An infographic from the National Association of Home Builders (NAHB) shows which countries are most affected by the ongoing lumber trade war.
 
The NAHB says actions taken by the Trump Administration are raising prices for home builders, restricting the flow of lumber from Mexico to the U.S., and holding back more activity in the housing market, reports MarketWatch.
 
Softwood lumber import tariffs of around 21 percent were levied onto Canada last year. NAHB told MarketWatch that those tariffs are restructuring the entire lumber global supply chain - incentivizing U.S. buyers to import from overseas rather than ship lumber across the Canadian border.
 
The NAHB says that the domestic market has also increased, but not by much. It rose from 67 to 69 percent from 2016 to 2018.
 
Some of these percentages seem extreme, like those of Austria, Norway, and the Czech Republic, among others. But many hardly imported to the U.S. to begin with. Norway's share, for example, went from a fraction of a percentage above zero in 2016 to 0.03 percent in 2018.
 
Production at Canfor
Canada's imports to the U.S. have certainly slipped, as we've covered before. Many Canadian lumber leaders have taken a hit - including West Fraser, Canfor, and Conifex - and restricted lumber production, with West Fraser and Canfor curtailing production more than once.
 
Some have plans to expand in the U.S. Canfor's $120 million state-of-the-art softwood lumber mill is set to open early this year in Georgia. Canada's federal government is also facilitating the expansions of U.S. lumber producers in Canada. More than $4 million was pledged to upgrade Louisiana-Pacific's sawmill, helping to create more than 200 jobs.
 
British Columbia - Canada's largest lumber-producing province - exported just over 514 million board feet of lumber to the U.S. in October 2018, down from 645 million board feet from the same time 2017.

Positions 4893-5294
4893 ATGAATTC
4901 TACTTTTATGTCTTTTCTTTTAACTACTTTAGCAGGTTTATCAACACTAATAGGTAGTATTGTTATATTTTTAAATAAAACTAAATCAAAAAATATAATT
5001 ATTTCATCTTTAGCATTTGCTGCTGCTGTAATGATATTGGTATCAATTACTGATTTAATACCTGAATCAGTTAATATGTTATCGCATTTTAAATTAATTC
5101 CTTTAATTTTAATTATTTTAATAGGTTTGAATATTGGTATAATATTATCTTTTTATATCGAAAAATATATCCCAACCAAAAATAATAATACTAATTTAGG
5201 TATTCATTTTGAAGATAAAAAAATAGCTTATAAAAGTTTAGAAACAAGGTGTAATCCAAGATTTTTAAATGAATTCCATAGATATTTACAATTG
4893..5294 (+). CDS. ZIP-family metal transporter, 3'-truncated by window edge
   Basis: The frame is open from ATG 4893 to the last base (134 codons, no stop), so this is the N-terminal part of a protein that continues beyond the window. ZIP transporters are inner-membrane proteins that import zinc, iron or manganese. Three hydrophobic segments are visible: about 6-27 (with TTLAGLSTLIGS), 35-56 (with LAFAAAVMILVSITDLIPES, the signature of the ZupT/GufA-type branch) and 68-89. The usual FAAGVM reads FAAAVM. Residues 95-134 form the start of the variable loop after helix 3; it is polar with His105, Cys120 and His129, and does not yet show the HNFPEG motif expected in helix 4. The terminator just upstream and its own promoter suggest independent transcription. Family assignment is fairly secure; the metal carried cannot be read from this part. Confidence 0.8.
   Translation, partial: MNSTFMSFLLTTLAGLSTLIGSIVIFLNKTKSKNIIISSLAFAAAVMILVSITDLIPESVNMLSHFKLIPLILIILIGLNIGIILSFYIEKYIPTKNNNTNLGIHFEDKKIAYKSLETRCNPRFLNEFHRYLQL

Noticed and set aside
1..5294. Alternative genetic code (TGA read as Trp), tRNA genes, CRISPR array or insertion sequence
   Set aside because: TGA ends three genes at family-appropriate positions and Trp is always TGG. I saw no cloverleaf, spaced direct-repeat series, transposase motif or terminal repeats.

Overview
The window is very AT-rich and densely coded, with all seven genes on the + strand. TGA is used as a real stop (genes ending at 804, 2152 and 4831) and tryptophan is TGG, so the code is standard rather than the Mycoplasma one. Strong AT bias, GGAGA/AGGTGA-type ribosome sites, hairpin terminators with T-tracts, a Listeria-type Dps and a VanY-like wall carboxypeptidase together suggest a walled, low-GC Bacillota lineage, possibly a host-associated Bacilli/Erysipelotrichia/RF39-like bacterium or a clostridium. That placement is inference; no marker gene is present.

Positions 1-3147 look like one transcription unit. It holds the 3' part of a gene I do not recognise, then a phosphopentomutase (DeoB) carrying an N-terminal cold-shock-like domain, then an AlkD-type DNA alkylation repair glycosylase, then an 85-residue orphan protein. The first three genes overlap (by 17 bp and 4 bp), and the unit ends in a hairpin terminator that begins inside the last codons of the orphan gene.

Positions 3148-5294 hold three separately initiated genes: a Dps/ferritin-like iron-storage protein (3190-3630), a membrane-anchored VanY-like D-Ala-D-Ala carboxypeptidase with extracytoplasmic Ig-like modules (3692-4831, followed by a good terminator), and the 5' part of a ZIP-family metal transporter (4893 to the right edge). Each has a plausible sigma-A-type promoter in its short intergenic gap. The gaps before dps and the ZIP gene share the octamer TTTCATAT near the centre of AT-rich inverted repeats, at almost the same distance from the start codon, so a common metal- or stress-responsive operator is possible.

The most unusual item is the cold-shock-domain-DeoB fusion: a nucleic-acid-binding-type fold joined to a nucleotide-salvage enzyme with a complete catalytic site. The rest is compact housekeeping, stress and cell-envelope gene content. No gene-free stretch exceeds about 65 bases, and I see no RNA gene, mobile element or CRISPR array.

Canada has never been happy with these tariffs, fighting them every step of the way.
 
NAHB told MarketWatch that it doesn't know why Mexico has taken such a hit. Their only guess is that a 2016 export surge naturally fizzled out. Mexico's numbers are still small though: $2 million in 2016 and $1.5 million in 2018.
 
Mexico's woodworking industry however, seems to be on the rise. Mexico's annual expo, Magna Expo Mueblera, grows every year. Big industry players, like Felder, Altendorf, SCM, and Biesse have all shown interest in the Mexican market.
 
NAHB reported that lumber prices between January 2017 and late 2018 are enough to increase the average price of a single-family home by $6,388 and a multifamily housing unit by $2,430. These costs will have to be incurred by both the builder and the consumer.
 
U.S. softwood lumber demand is expected to continue its upward trajectory from the lows of the global financial crisis of 2008-2009, reaching an all-time high by mid-2020s, according to a newly released U.S. Lumber Outlook Study by ForestEdge LLC and Wood Resources International LLC.
 
 

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